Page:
5 Asset Bubbles Ready to Burst (Part 1)

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by: Lou Basenese

In case you missed last week’s confirmation hearing for incoming Federal Reserve Chief, Janet Yellen, I can sum it up for you in one word … Clueless!

“It’s important for the Fed, hard as it is, to attempt to detect asset bubbles when they’re forming,” said Yellen. “[But] by and large, I would say that I don’t see evidence at this point in major sectors of asset price misalignments.”

No bubbles anywhere, huh? Maybe Yellen has already donned the pair of rose-colored glasses worn by her predecessors, Greenspan and Bernanke – who completely missed the epic bubbles in tech stocks and real estate. Or maybe it’s just that the asset bubbles I see forming don’t qualify as “major” enough to warrant a Fed response.

As an investor, though, any asset bubble spells trouble. So we need to be on the lookout for them at all times. Because once they pop, it’s too late to get out. With that in mind, I’ve pulled together a set of charts to reveal five asset bubbles I’m convinced will soon burst. And no – the stock market isn’t one of them.

~Asset Bubble #1: Peat-Colored Elixirs

Some 30 years ago, only a couple dozen single malt scotch whiskies existed. Today, there are more than 200. Forget curious drinkers, though, investors are the ones getting drunk … on high prices, that is.

Last year, an index of top-selling scotches outperformed the S&P 500 Index’s 16% rally by climbing 23.3%. This year, the liquid assets are on the move again, up nearly 18%.

If we go back to the time the Great Recession hit, these highly liquid assets are up 163%, according to Whiskey Highland.

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Now, if that’s not indicative enough of a bubble, this is … The rarest of whiskies keep fetching four- and five-figure prices at auction, prompting some collectors to utter the telltale phrase of a bubble: “Prices have nowhere to go but up.”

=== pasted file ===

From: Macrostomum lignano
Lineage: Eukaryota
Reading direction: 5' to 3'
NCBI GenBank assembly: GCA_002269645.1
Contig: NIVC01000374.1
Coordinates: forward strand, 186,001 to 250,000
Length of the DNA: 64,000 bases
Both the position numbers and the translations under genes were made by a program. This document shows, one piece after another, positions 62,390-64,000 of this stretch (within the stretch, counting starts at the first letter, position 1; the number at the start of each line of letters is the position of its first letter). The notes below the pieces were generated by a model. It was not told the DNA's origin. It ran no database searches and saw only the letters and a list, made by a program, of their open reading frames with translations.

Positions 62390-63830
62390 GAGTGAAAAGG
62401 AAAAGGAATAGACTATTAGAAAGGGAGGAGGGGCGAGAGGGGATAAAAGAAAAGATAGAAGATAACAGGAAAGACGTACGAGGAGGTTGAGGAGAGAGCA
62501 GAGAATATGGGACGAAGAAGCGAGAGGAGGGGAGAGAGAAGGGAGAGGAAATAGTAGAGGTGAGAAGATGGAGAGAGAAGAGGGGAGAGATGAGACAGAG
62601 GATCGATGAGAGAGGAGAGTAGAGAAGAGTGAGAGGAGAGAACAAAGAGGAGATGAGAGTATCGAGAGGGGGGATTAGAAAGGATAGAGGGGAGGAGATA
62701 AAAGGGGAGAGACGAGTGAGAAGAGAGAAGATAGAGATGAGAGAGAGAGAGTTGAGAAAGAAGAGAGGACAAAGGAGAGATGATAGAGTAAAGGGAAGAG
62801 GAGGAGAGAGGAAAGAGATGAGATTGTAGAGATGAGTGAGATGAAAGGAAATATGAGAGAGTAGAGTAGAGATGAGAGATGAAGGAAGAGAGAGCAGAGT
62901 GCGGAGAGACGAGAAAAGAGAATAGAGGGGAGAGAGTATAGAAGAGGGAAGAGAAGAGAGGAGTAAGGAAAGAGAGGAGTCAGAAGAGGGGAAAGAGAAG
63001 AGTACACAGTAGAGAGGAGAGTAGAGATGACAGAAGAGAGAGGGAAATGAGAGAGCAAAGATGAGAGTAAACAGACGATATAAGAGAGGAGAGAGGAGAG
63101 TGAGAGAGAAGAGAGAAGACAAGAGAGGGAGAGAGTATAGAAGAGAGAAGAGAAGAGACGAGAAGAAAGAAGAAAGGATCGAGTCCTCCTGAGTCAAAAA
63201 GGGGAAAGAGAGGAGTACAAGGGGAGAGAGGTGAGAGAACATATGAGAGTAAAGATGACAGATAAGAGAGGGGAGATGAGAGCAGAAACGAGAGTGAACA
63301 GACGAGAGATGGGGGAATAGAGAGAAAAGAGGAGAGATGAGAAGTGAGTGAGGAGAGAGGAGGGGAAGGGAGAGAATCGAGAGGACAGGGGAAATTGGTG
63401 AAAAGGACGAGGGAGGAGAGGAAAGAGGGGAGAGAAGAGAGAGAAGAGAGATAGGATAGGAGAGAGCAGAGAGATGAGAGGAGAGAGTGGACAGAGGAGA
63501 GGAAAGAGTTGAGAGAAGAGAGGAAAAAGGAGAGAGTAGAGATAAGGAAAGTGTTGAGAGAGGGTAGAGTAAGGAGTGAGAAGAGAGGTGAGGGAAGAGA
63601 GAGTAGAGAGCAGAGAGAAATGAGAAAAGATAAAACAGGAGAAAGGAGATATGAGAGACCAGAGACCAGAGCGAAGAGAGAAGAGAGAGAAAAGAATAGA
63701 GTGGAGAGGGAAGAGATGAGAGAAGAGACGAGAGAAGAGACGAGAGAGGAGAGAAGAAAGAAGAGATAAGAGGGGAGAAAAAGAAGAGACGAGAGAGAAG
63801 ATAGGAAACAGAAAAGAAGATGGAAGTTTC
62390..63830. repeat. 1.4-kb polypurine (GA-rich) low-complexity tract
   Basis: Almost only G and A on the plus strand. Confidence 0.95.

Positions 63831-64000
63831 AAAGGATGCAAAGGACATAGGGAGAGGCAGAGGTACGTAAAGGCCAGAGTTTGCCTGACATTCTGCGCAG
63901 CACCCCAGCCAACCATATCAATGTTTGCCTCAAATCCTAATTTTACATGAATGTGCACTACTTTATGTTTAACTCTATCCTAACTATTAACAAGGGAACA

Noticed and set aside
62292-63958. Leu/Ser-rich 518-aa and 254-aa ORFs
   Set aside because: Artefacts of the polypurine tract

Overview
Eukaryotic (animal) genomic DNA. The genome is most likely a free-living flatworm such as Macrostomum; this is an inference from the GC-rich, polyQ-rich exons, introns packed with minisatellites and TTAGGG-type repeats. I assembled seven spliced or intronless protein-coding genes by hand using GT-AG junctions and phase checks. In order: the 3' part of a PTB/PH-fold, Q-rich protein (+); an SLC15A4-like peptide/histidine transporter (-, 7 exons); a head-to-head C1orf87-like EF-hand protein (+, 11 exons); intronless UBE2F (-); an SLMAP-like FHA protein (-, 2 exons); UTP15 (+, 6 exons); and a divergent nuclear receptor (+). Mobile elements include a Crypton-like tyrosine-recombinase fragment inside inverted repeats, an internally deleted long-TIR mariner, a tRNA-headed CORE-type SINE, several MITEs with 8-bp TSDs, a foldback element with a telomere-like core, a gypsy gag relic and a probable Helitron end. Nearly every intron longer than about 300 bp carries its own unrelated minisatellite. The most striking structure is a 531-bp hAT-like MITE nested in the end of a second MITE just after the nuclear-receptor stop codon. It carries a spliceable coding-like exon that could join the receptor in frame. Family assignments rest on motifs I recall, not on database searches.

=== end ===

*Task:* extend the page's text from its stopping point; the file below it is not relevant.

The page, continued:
Look out below!

Barron’s Christiana Cefalu was spot on (but a little early) with her warning in October 2012, when she said, “Someone is going to have a massive hangover when the bottom inevitably falls out of the whiskey barrel.”

Indeed!

If you bought into this hot alternative investment, I hope you like whiskey. Because you could be drinking your losses before long.

~Asset Bubble #2: Farmland in the Heartland

Ultra-low interest rates. Booming prices for corn, wheat and soybeans. And an ethanol boondoggle. Mix them all together and what do you get? Record income for farmers and a decade-long boom for farmland prices.

The average acre of farmland in Iowa is up 20% this year – and nearly 120% since 2009, according to the U.S. Department of Agriculture. The bubble really stands out when you look at prices over the last decade. They’ve quadrupled to $8,400 per acre.

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The problem is, commodity prices are cooling off (corn, for example, is down more than 30% this year). At the same time, interest rates are on the rise. So instead of tailwinds, the industry is facing increasing headwinds.

Brent Gloy, Agricultural Economics Professor at Purdue University, says we’ve reached “the moment of truth.” If prices continue to surge in the face of these changing conditions, a bubble is definitely forming.

I don’t think we need to wait for confirmation, though. According to John Taylor at U.S. Trust, “In general, if you ask if farmland is in a bubble, I’ll say no. But if you ask [if] some people [are] paying bubble prices, I’ll say yes.” I’m sorry. But if people are paying bubble prices, it’s safe to say that we’re in a bubble.

Here’s more proof, courtesy of Shonda Warner, Managing Director of Chess Ag Full Harvest Partners. Back in 2006, she would be willing to buy one in five farms that she considered for investment. Now that ratio is closer to one in 20. In other words, the bargains are gone, which means a bubble is definitely forming.

When it bursts, HF Financial Corp. (NASDAQ:HFFC), the holding company for Home Federal Bank, promises to be hit hard. Farmland and farm loans make up 25% of its loan portfolio, according to the latest FDIC data.

Ditto for Deere & Company (NYSE:DE). Its finance arm, John Deere Financial, holds almost $2 billion in farm loans, as of June 30. Not to mention, any slump in farm incomes from record levels promises to put a dent in demand for new equipment sales.

If I were you, I wouldn’t be holding tight to either of these stocks. Sell now and thank me later. What other investments hold more downside risk than upside potential? Tune in tomorrow when I’ll share three more asset bubbles waiting to burst. Until then …

Disclosure: None